October 8, 2012 ~ The purpose of this evaluation was to determine if vitamin D deficiency was linked to women with pelvic floor disorders. (here)
Using data from the 2005 to 2006 National Health and Nutrition Examination Survey, researchers at the SUNY Upstate Medical University in Syracuse, New York looked at vitamin D levels in nonpregnant women over the age of 20.
“Our findings suggest that treatment of vitamin D insufficiency and deficiency in both premenopausal and postmenopausal women could improve pelvic muscle strength, with a possible reduction in the prevalence of pelvic floor disorders including urinary incontinence,” wrote researchers.
One in four women in the U.S. has a pelvic floor problem so these findings from 2010 have an implication for many, writes ObGyn Nurse (here).
The vitamin has also been shown to increase bone strength in women suffering from osteoporosis.
A level of less than 30 ng/mL was considered insufficient. With one or more pelvic floor disorders such as pelvic organ prolapse or incontinence reported by 23 percent of the women. Among those reporting at least one pelvic floor disorder, average vitamin D levels were significantly lower, regardless of age.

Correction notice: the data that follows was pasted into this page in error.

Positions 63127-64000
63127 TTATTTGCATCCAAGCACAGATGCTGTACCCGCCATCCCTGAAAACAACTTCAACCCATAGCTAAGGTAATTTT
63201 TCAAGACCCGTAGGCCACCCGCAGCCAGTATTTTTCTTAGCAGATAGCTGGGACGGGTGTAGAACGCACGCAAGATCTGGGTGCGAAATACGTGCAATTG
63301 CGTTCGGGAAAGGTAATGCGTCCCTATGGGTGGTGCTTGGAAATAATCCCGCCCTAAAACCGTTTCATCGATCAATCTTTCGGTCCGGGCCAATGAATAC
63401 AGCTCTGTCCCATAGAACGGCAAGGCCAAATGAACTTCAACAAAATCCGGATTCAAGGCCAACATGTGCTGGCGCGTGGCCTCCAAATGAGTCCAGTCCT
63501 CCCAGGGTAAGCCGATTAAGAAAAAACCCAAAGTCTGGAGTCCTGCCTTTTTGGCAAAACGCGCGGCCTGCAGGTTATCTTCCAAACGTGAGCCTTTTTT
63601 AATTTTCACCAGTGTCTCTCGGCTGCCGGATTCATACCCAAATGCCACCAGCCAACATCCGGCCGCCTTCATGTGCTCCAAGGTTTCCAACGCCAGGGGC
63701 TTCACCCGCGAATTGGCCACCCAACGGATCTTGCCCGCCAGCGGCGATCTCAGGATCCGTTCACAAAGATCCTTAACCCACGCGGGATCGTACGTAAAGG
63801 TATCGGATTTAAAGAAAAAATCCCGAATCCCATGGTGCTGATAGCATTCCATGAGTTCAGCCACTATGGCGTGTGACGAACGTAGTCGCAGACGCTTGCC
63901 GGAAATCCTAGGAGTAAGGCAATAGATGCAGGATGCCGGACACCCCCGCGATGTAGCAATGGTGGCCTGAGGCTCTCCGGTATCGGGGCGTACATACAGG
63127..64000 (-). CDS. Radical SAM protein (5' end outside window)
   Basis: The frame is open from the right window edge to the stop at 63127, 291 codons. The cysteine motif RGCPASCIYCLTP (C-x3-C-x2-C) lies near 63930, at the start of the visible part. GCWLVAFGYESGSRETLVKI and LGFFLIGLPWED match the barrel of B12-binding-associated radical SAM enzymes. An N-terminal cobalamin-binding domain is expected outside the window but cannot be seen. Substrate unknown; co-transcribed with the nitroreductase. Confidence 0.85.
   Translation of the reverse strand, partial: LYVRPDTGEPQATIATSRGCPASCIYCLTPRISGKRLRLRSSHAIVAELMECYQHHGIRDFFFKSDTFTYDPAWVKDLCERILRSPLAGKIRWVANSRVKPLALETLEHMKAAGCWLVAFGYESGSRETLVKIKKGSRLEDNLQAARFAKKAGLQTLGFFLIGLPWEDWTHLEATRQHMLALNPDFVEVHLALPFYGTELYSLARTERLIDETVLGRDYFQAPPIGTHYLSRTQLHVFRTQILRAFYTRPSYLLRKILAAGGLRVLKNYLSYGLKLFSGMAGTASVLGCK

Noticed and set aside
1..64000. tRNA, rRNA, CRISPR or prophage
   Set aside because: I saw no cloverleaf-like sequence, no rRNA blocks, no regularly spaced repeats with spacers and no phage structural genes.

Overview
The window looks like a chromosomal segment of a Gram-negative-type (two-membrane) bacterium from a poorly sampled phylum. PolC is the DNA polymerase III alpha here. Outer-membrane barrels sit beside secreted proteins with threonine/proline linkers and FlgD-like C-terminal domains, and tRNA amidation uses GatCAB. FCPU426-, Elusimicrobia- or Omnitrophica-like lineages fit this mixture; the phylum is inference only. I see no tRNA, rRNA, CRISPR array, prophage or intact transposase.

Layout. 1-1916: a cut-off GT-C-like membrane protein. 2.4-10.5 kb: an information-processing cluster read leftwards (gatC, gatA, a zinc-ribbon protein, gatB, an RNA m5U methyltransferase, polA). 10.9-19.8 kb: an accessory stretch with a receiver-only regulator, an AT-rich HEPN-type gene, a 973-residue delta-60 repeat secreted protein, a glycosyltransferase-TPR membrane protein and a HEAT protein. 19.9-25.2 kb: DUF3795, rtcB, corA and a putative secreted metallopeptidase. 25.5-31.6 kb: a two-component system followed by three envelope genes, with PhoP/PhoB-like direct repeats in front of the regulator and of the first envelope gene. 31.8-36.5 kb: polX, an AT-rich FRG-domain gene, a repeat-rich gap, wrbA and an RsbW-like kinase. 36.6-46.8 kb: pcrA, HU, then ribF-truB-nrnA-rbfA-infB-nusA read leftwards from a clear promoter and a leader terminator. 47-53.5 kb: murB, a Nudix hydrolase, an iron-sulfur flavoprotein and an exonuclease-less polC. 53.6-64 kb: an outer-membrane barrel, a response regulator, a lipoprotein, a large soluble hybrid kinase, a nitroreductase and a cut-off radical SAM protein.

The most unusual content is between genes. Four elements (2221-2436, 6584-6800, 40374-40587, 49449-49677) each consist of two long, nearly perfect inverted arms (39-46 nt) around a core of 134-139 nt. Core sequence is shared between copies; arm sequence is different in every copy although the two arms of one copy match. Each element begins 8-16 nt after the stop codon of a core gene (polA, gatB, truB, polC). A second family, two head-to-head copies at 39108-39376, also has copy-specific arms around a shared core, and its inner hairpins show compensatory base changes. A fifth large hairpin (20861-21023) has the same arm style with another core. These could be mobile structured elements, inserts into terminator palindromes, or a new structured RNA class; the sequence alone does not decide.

The risks decreased 6 percent as vitamin D levels increased just 5 ng/mL.
“Additionally, the likelihood of urinary incontinence was significantly reduced in women 50 and older with vitamin D levels 30 ng/mL or higher.”
Vitamin D levels are elevated when uncovered skin is exposed to sunshine, even for as little as 15 minutes a day. A minimum of 900 IU per day or more will raise blood serum levels to 30 ng/mL according to these formulas, depending on how often you take the vitamin. Others recommend higher doses in the 5,000 IU per day range.
A blood test will determine how much vitamin D is in your system at any given time.
Check out these recommendations: